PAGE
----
A SON who picked up his frail mother and threw her from a care home balcony has spoken of his actions publicly for the first time.

Robert Knight admits to killing his mum June Knight, 79, by throwing her from a balcony of Langley Lodge Nursing Home in Imperial Avenue, Westcliff.

He argues he had lost his self control and is therefore not guilty of murder.

The 52-year-old, of The Fairway, Leigh, spoke to the jury this morning.

He said: "She couldn’t speak for herself anymore, so I felt responsible to articulate her pain for her.

“A lot of the signs that she was in pain, I was very familiar with, having lived with the same condition myself. Her facial expressions, her breathing, I knew a lot about them, having seen them for so many years.

“The nurses’ demeanour felt almost dismissive. I thought if I could get a doctor to see her, he could override the nurse and got her on morphine."

He added: “At 5.30, when I came to leave, I thought she was in a worse state than she was at 2.30pm, and I was shocked at 2.30pm.

“I felt abandoned, I wasn’t in control of the situation.

“I was working that evening. I wish now I had cancelled that class. I should have stayed with mum.

“It was that afternoon that the thoughts really became very dark inside my head.

“I asked myself the question, if I was in that situation, what would I want?

"In my case, I know I would want it to end quickly. But at that point, it was definitely not a plan to kill mum.

“Helping mum to die, it was an absolutely horrible thought, I recoiled away from it. I thought I couldn’t do that.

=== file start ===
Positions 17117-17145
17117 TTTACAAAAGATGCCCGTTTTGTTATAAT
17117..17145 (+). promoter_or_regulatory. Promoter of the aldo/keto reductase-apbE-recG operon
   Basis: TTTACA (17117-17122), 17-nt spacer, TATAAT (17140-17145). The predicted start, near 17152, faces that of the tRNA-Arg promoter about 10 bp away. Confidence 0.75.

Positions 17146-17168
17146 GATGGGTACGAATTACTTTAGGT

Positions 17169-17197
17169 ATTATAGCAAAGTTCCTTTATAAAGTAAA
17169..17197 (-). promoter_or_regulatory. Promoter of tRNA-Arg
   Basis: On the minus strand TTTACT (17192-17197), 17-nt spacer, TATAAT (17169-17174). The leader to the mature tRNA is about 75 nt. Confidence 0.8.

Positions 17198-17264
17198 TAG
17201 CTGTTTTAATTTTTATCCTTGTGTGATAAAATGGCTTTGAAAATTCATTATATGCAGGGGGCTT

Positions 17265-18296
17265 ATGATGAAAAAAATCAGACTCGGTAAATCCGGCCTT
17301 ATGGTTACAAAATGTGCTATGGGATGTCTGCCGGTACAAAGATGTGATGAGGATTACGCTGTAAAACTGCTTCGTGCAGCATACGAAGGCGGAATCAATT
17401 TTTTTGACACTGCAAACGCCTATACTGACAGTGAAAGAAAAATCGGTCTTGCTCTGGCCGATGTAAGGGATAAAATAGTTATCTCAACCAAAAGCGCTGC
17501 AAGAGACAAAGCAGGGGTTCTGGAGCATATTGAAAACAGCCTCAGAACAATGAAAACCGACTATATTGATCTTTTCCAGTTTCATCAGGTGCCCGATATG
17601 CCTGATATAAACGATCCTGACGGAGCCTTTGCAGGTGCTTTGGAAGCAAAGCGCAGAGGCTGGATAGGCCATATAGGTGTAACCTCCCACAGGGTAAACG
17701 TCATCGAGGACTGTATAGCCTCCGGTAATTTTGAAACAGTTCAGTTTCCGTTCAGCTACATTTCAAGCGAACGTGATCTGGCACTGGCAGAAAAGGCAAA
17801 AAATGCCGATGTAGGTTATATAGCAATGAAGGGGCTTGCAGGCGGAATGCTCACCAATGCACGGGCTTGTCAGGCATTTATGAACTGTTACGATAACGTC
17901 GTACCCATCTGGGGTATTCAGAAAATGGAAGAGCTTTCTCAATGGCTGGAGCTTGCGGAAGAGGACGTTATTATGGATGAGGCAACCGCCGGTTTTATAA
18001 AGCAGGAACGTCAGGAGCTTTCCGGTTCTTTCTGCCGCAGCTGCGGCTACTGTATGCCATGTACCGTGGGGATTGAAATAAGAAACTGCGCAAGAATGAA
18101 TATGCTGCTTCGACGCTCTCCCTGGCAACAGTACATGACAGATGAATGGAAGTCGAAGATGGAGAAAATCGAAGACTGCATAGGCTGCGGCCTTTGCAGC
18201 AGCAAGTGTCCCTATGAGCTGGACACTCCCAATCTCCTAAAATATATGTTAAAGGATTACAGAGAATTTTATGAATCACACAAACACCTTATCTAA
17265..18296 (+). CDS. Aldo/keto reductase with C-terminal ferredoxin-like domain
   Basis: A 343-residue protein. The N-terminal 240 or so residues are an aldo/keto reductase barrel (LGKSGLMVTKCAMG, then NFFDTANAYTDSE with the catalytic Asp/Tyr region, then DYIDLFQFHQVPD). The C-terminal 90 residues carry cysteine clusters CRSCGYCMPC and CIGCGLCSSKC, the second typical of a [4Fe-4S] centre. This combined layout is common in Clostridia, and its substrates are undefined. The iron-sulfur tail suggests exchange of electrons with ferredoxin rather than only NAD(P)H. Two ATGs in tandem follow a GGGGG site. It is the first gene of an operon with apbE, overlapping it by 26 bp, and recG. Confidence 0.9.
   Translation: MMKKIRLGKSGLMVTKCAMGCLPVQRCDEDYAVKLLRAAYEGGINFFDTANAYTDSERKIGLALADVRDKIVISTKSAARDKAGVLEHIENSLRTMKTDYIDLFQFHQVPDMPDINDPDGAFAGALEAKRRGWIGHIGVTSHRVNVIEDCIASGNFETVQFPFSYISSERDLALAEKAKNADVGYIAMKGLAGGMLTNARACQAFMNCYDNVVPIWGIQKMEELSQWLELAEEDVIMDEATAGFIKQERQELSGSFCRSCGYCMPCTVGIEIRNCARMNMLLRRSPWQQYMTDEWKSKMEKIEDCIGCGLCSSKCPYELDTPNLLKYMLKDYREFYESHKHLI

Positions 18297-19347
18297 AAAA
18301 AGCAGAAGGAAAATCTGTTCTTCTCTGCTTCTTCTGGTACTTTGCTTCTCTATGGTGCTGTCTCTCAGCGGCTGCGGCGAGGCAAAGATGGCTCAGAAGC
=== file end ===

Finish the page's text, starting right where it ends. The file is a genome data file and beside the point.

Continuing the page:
“It was not a plan, but when you have thought that thought it becomes very difficult to un-think it.

“I got back to the home at about 9.40pm I remember the thoughts going through my head, but I remember telling myself ‘don’t be silly, don’t be dramatic, let’s hope it doesn’t ever come to that’.

“My thoughts when approaching the door was I was going to be with mum, and I may stay all night until the doctor arrives in the morning.

“I know from looking at the CCTV that I did pause on the stairs but I have no memory of that, it was a surprise to me."

Knight told the jury he was "even more horrified" when he saw his mother in the evening.

He added: "I was just standing there trying to absorb it, and it was horrible. She was very, very worse than before.

“I remember playing her The Carpenters, she had reacted positively to it before, but got no response.

“I thought if I wanted to take my own life I would find somewhere of great height and jump. The thoughts then invaded my mind again.

“I raised the bed, and I reached out and picked her up. At that moment I was overwhelmed, I thought I couldn’t bear to see her suffer anymore, I couldn’t let her go through another night like this.

“As I was holding her, the music was still playing on my phone. I thought it was mocking her, and had to turn it off.

“I picked her up again and made my way out of the room. At that point, I just had to get to the end of a tunnel and make it quick, to make sure the suffering would be over quickly.

“After, I felt utterly horrified.

“When I sat down in a chair, I thought it was likely I had achieved the aim, but then one of the carers came in, and she said to me your mother lives. From that point I couldn’t talk, I just sat staring straight ahead in horror.

“For the next 12 hours I didn’t know if she was dead or alive. I am still horrified now.”

When questioned if he had considered throwing his mother from the balcony could have increased her suffering, rather than killed her, he responded: “I wasn’t doing a rational weighing up of the situation, it was pure desperation. My mind was in turmoil, I was overwhelmingly sure that the distress was horrible for her.”

“When I was told she was alive, that was the most horrifying thing.”

The trial continues.